Our graduates will also be capable of creative thinking and of creating knowledge. They will be imaginative and open to experience and capable of innovation at work and in the community. We want them to be engaged in applying their critical, creative thinking.

This graduate capability is supported by:

Learning outcomes

  • Understanding of the tools and methods that are used in the petroleum industry
  • Knowledge of conventional and unconventional petroleum system analysis techniques.
  • Understanding of marine sediments and sedimentary rocks
  • Understanding of some key Earth system cycles
  • Competence in accessing, using and synthesising appropriate information through writing
  • Application of knowledge to solving problems and evaluating ideas and information

Assessment tasks

  • Assignment 1
  • Practical work 1

Effective Communication

We want to develop in our students the ability to communicate and convey their views in forms effective with different audiences. We want our graduates to take with them the capability to read, listen, question, gather and evaluate information resources in a variety of formats, assess, write clearly, speak effectively, and to use visual communication and communication technologies as appropriate.

This graduate capability is supported by:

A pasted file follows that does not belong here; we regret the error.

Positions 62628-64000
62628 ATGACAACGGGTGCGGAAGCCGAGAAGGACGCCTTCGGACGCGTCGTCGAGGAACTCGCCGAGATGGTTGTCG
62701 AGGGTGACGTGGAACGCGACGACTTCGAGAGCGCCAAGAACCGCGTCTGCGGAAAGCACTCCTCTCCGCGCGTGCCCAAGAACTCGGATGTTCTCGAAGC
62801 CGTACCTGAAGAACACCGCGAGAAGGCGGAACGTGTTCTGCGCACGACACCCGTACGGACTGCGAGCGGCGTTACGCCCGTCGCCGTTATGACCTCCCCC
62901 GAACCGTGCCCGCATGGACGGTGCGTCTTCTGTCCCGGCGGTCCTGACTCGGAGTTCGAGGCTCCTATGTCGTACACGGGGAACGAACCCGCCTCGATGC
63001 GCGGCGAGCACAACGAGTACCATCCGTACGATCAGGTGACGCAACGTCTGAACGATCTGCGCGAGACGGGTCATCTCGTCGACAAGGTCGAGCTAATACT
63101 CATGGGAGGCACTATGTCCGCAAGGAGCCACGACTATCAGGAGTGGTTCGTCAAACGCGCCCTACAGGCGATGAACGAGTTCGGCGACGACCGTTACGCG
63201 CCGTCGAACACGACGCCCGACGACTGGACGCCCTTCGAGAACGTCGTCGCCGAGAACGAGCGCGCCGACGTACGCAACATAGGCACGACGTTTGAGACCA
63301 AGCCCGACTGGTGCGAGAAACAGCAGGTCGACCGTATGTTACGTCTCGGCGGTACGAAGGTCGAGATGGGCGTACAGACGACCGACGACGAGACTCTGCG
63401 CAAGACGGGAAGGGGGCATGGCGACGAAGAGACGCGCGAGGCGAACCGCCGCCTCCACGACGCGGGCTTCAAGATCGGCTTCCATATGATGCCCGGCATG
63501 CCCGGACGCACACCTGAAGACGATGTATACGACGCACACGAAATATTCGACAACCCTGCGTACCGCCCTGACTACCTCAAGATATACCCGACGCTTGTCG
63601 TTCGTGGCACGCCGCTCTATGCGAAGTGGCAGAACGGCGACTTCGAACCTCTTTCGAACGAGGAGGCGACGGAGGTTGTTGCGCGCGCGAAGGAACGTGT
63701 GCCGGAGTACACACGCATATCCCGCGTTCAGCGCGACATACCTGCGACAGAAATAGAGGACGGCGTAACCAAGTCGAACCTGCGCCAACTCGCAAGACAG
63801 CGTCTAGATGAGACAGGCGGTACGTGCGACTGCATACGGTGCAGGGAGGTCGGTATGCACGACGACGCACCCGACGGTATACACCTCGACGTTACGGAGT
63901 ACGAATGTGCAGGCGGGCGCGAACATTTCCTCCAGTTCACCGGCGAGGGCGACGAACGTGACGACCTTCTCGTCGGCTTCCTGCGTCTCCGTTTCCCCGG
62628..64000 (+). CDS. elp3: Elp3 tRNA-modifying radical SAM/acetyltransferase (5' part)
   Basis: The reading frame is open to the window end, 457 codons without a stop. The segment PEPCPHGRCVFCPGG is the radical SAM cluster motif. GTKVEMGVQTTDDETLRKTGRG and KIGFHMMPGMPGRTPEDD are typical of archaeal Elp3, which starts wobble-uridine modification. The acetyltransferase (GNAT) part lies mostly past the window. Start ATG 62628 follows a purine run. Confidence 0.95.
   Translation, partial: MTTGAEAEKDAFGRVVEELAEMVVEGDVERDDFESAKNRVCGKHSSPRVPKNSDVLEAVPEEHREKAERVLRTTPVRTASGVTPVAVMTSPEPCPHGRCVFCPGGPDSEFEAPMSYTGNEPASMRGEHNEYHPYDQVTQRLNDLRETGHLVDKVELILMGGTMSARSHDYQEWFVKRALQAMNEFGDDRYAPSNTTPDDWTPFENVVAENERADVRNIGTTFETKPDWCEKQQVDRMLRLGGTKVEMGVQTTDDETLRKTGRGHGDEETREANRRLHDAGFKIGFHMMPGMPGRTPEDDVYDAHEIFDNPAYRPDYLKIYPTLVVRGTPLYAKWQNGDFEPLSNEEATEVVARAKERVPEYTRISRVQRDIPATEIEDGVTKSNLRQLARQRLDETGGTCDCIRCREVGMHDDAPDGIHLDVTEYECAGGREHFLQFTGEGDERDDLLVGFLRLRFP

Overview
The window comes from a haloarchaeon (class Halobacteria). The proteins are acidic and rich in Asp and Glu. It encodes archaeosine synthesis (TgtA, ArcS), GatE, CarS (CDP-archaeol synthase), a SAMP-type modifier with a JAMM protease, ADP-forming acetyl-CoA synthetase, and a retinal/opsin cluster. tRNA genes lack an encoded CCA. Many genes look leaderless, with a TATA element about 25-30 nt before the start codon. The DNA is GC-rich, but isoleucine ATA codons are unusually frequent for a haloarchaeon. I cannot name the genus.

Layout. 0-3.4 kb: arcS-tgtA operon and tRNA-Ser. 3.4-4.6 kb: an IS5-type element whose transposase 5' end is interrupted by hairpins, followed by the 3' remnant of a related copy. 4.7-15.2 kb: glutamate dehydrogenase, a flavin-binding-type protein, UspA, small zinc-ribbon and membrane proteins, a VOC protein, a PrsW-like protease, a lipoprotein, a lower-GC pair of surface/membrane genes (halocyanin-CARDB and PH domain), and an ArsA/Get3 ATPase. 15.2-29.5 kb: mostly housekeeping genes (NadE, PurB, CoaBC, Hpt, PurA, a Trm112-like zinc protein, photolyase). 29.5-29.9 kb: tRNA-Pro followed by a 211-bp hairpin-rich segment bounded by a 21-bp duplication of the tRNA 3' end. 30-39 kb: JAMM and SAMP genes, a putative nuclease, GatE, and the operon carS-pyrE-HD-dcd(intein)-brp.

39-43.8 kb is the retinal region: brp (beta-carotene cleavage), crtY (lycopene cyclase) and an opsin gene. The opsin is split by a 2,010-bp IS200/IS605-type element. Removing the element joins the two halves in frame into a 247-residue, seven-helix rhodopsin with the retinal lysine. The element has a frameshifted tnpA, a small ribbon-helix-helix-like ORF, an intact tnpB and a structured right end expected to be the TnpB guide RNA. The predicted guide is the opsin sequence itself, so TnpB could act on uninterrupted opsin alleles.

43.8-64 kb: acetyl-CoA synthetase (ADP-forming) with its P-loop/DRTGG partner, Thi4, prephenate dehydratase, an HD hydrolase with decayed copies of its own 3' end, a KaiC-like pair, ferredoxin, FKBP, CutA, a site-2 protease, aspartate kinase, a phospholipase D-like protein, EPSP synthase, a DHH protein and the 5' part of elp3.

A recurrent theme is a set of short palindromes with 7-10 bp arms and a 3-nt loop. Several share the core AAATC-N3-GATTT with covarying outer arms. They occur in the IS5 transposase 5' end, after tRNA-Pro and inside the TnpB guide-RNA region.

Learning outcomes

  • Understanding of the tools and methods that are used in the petroleum industry
  • Knowledge of conventional and unconventional petroleum system analysis techniques.
  • Understanding of marine sediments and sedimentary rocks
  • Understanding of some key Earth system cycles
  • Competence in accessing, using and synthesising appropriate information through writing

Assessment tasks

  • Assignment 1
  • Practical work 1
  • Assignment 2

Socially and Environmentally Active and Responsible

We want our graduates to be aware of and have respect for self and others; to be able to work with others as a leader and a team player; to have a sense of connectedness with others and country; and to have a sense of mutual obligation. Our graduates should be informed and active participants in moving society towards sustainability.

This graduate capability is supported by:

Learning outcomes

  • Knowledge of conventional and unconventional petroleum system analysis techniques.
  • Understanding of marine sediments and sedimentary rocks
  • Understanding of some key Earth system cycles

Assessment task

  • Assignment 2

Capable of Professional and Personal Judgement and Initiative

We want our graduates to have emotional intelligence and sound interpersonal skills and to demonstrate discernment and common sense in their professional and personal judgement. They will exercise initiative as needed. They will be capable of risk assessment, and be able to handle ambiguity and complexity, enabling them to be adaptable in diverse and changing environments.

This graduate capability is supported by:

Learning outcomes

  • Understanding of the tools and methods that are used in the petroleum industry
  • Knowledge of conventional and unconventional petroleum system analysis techniques.
  • Understanding of some key Earth system cycles

Assessment tasks

  • Assignment 1
  • Assignment 2

Changes from Previous Offering

Changes since the GEOS309 2016 offering

There has been a name change from “Sediments, Liquid Fuels and Energy Security” to “Marine Sediments and Energy Resources”. The lecture and practical order has been changed, and a new third module has been added on Earth System Cycles, replacing older material on basin analysis and sequence stratigraphy.